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...................... Is that still part of the MSF BRC curricullum.

I opted out of the second day of the MSF course. I knew I would not be able to do the right turn from a stop. I am now at about a 50% success rate on that maneuver.
Don’t know, i never took the MSF course.

Sounds like some private instruction might help. Try utahridered.com or ask at the dealerships.
 

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Thank you for the information on brake levers. I adjusted my hand position toward the inside of the grip. This seems to provide more discrete throttle adjustments. In this position, there is less reach to the lever.
Dave Moss Tuning runs a channel at Dave Moss Tuning with lots of adjustment information.
The smartest two questions I've heard ask several riders who never adjusted their clutch and brake:
"What's the first thing you do at a car dealer's when get in to test drive it?"
"If it's that important to be comfortable in a four wheel stable vehicle for a 10 minute test drive, why have you owned a high performance two wheel speedster for two years without getting comfortable?"
 

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I opted out of the second day of the MSF course. I knew I would not be able to do the right turn from a stop. I am now at about a 50% success rate on that maneuver.
Sounds like the time is ripe for MSF IRC (Intermediate Rider's Course) - one day, less classroom, more range work, AND they encourage you to use your own bike. The sooner the better, in Vince Lombardi's opinion.

Especially with the IRC, Stick around for the parts you fear you'll be the worst at, for two reasons:
1) You'll never see these students again, who cares if the laugh behind my back? Besides, I don't know if they might be worse than me? This is the safest, best place to mess up.
2) After years of watching experienced riders who's built up bad habits and new riders who don't have a clue, most MSF coaches have learned what long winded great advice NOT to give, and what short simple tips tend to help. They are usually great at seeing little things the rider and his best well meaning friends can most often miss.
 

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This morning I worked on left turns. Part way through the turn, the wheel turns more to the left and the motorcycle wants to fall over. So, it seems the bike is too slow at this point.

I am confused. The MSF coach yelled at me to turn the handlebars, and when I watch the videos, the coach is emphasizing lean and weight shift. I am using rear brake.

Suggestions?
 

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This morning I worked on left turns. Part way through the turn, the wheel turns more to the left and the motorcycle wants to fall over. So, it seems the bike is too slow at this point.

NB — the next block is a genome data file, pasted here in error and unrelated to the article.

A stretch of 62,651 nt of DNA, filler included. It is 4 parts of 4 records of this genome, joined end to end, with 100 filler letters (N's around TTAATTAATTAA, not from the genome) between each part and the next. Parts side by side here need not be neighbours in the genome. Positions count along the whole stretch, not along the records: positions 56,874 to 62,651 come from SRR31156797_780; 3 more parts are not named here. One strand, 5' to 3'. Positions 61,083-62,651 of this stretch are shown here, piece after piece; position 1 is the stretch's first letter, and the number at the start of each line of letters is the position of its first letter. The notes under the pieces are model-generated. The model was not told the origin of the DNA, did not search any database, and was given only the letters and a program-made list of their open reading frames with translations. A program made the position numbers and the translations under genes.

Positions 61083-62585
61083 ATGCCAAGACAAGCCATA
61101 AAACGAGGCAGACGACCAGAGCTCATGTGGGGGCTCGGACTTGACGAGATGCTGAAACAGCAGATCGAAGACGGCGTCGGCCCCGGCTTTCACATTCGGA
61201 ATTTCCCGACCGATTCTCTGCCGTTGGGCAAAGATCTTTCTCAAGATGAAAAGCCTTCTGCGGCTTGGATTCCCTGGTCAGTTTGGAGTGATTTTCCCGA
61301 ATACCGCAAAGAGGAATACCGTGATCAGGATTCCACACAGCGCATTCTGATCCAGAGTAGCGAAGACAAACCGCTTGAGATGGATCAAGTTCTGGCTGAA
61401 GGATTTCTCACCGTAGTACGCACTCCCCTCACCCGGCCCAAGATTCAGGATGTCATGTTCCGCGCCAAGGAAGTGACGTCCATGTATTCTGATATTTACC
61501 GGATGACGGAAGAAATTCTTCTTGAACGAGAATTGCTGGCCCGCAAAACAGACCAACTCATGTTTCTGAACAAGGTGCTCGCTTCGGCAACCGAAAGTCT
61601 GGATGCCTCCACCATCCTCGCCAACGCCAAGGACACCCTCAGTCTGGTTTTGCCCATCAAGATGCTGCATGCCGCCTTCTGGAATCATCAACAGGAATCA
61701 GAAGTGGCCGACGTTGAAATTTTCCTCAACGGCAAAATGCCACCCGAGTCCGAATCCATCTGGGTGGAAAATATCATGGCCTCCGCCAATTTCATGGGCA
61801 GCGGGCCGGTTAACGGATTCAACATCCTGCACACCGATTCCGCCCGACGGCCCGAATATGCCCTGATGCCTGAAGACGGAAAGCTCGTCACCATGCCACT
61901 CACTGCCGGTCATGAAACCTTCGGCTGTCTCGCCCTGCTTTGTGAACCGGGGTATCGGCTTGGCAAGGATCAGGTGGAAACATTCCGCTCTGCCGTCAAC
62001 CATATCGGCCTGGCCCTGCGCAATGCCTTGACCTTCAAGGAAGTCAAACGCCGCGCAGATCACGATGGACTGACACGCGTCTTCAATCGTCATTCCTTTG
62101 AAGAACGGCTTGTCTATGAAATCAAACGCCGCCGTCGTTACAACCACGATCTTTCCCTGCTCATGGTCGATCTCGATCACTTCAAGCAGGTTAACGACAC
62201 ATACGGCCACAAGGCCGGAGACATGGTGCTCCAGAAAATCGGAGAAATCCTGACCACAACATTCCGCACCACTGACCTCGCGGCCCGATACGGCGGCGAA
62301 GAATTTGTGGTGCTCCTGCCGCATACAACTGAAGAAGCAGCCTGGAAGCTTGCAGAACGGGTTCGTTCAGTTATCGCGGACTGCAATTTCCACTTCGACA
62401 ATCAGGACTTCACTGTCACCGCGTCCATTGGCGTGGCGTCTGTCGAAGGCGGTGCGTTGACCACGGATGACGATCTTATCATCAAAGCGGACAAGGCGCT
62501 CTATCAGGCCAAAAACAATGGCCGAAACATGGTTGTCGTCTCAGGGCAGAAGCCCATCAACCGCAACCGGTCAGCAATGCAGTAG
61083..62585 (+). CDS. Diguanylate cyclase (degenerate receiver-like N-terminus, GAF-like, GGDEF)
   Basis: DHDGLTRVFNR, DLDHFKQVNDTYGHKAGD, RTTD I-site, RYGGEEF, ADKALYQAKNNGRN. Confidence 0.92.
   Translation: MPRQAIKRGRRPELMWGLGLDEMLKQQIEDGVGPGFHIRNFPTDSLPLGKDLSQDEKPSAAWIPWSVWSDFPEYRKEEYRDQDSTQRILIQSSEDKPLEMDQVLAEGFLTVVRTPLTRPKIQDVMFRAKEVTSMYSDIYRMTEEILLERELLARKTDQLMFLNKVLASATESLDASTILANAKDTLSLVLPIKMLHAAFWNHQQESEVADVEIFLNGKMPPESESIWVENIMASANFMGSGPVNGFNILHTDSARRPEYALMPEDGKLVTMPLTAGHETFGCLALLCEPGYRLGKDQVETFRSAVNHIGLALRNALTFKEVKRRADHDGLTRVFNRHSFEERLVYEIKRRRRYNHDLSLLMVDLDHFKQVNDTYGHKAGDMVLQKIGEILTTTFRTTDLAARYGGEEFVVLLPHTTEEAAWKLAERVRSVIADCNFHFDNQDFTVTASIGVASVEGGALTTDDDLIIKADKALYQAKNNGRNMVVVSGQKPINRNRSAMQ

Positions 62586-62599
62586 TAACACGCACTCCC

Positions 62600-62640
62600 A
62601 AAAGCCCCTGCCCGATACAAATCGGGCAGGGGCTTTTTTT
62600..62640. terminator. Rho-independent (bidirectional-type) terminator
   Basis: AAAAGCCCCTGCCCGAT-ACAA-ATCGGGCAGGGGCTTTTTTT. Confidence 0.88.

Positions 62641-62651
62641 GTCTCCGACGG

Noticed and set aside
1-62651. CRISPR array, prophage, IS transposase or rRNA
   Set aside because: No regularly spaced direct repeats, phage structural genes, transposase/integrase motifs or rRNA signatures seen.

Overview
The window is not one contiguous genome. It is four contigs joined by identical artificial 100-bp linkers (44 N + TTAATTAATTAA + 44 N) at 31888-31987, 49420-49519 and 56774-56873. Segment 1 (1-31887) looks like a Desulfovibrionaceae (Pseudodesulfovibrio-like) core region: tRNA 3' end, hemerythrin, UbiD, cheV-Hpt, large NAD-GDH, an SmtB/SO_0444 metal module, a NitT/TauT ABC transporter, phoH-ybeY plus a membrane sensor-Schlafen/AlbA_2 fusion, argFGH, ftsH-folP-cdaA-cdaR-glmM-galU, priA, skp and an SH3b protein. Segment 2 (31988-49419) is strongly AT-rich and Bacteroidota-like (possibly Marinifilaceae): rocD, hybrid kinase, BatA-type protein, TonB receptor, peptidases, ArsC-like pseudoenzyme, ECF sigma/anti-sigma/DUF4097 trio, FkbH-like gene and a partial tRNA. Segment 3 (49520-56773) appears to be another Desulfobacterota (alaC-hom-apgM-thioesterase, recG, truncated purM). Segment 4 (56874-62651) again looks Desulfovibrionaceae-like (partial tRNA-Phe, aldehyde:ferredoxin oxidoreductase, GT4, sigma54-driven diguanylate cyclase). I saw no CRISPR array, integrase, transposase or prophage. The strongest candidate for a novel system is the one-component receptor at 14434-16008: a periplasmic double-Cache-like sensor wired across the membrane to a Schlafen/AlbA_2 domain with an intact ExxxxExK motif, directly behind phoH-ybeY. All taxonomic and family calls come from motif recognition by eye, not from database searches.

I am confused. The MSF coach yelled at me to turn the handlebars, and when I watch the videos, the coach is emphasizing lean and weight shift. I am using rear brake.

Suggestions?
o_O Give it a bit more gas and/or find another coach, maybe? :unsure:
 

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Three actions, all have effect:

-turn the handlebar less or more
-give less or more gas
-lean less or more by shifting your body

When all three elements are in balance you have done it. If you turn more the handlebar, you have to compensate it by giving more gas and/or moving your body to the opposite side.
 

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Agreed, a good coach, like Vince Lombardi, usually points out what's right and focuses practice on what's right until they can tell you're ready to add more. Trying to practice everything and work in corrections is very hard, it reinforces muscle memory of any wrong action at the same time you're trying to figure out what's not right.

Vince said practice does NOT make perfect, only perfect practice makes perfect. That does NOT mean everything must be perfect at once and then practiced. It means practice what's right until it's so much a part of you it won't be changed by adding more.

Sorry if I'm redundant, but we are way too badgered with the idea that if we keep banging away at the same exercises we will somehow start getting better results. One definition of insanity is doing the same thing and expecting different results.
 

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Agreed, a good coach, like Vince Lombardi, usually points out what's right and focuses practice on what's right until they can tell you're ready to add more. Trying to practice everything and work in corrections is very hard, it reinforces muscle memory of any wrong action at the same time you're trying to figure out what's not right.

Vince said practice does NOT make perfect, only perfect practice makes perfect. That does NOT mean everything must be perfect at once and then practiced. It means practice what's right until it's so much a part of you it won't be changed by adding more.

Sorry if I'm redundant, but we are way too badgered with the idea that if we keep banging away at the same exercises we will somehow start getting better results. One definition of insanity is doing the same thing and expecting different results.